Tuesday Dec 9, 2008 (foodconsumer.org) -- Consuming
certain types of dairy foods may increase the risk of stroke, a new
epidemiologic study in the Dec 2008 issue of Epidemiology suggests.
The study showed that men in the quintile of highest intake
of whole milk were 41 percent more likely to have intracerebral hemorrhage than
those in the quintile of lowest intake.
Early studies have found that consumption of milk and
other dairy foods were associated with reduced risk of stroke, but not all studies
came to the same conclusion.
The current study of 26,556 Finnish male smokers aged 50
to 69 years was meant to examine the effect of dairy foods on subtypes of
Participants had no history of stroke at the beginning of
Their dietary habits were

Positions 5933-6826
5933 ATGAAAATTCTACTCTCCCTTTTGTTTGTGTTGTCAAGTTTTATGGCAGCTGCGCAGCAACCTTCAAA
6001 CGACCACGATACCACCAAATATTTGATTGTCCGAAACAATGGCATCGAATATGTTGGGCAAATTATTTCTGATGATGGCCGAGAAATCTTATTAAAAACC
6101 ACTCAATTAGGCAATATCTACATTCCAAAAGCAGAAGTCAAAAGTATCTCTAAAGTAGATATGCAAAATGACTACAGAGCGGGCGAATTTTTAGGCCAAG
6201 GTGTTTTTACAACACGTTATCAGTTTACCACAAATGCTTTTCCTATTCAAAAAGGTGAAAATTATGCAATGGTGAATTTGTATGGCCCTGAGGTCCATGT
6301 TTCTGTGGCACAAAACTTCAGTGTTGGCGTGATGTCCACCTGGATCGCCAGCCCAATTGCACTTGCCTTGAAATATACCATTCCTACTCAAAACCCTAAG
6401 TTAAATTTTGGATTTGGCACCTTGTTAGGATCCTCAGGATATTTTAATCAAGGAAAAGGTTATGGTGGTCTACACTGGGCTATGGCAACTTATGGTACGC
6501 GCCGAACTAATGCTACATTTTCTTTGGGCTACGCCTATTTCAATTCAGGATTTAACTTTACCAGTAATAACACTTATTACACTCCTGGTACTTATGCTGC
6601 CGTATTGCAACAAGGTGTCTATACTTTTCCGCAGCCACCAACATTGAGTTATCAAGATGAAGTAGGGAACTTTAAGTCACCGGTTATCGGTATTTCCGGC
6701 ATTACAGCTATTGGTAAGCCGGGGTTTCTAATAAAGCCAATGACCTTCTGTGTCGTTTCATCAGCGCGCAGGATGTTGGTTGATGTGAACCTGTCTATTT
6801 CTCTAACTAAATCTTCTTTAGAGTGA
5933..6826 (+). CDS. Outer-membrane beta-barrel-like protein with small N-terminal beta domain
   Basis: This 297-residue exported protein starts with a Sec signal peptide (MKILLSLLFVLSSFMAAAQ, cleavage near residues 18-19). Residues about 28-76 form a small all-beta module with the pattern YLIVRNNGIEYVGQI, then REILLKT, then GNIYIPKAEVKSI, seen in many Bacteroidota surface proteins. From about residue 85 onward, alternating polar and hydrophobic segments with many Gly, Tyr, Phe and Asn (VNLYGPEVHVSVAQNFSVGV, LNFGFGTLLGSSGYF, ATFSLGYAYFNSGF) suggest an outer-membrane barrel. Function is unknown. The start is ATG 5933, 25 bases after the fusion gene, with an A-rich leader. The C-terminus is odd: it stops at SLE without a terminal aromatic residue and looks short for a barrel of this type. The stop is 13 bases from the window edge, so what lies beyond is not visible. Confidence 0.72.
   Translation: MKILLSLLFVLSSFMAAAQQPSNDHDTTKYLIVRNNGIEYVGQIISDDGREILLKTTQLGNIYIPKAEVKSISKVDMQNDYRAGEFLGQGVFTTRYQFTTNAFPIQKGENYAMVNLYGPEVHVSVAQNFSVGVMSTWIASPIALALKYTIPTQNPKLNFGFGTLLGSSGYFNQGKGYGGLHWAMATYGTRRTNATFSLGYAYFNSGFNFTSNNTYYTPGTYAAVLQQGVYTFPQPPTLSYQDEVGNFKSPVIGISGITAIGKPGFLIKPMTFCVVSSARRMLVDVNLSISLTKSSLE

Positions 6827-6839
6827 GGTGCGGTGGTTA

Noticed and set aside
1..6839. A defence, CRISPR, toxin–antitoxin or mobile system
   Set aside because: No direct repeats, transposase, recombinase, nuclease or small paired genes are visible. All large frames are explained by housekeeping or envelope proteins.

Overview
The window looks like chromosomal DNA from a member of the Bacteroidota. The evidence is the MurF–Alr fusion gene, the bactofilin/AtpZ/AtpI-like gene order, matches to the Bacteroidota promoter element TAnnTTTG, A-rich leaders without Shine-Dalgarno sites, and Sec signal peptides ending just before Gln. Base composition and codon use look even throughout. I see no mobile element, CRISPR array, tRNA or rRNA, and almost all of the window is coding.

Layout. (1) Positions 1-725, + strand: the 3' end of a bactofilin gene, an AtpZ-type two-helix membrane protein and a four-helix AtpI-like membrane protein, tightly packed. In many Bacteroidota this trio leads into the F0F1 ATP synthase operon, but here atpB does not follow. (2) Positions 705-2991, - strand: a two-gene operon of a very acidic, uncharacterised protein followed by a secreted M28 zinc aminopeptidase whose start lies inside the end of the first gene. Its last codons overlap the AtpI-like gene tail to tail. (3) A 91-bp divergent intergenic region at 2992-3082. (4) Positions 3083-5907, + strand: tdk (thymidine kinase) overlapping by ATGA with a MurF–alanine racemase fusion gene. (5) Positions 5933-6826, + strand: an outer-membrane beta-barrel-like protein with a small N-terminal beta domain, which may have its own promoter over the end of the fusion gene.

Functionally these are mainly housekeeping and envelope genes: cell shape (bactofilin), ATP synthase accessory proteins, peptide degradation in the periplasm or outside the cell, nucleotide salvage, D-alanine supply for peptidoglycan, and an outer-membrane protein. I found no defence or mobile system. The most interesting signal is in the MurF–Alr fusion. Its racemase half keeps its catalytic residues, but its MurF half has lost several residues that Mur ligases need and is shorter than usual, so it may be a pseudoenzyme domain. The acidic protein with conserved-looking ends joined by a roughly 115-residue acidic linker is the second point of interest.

surveyed using a food frequency questionnaire between 1985 and 1988 and participants
were followed for an average of 13.6 years.
During the follow-up, 2702 cerebral infarctions, 383
intracerebral hemorrhages, and 196 subarachnoid hemorrhages were recorded.
Larsson SC and colleagues from Karolinska Institutet
found men in the quintile of highest yogurt intake were 83 percent more likely
to have subarachnoid hemorrhage than those in the lowest quintile.
However, men who had highest intake of cream were 19 percent
less likely to have cerebral infarction and 28 percent less likely to have
Overall, there were no strong associations between
intakes of total dairy, low-fat milk, sour milk, cheese, ice cream, or butter
and the risk of any subtype of stroke, the study found.
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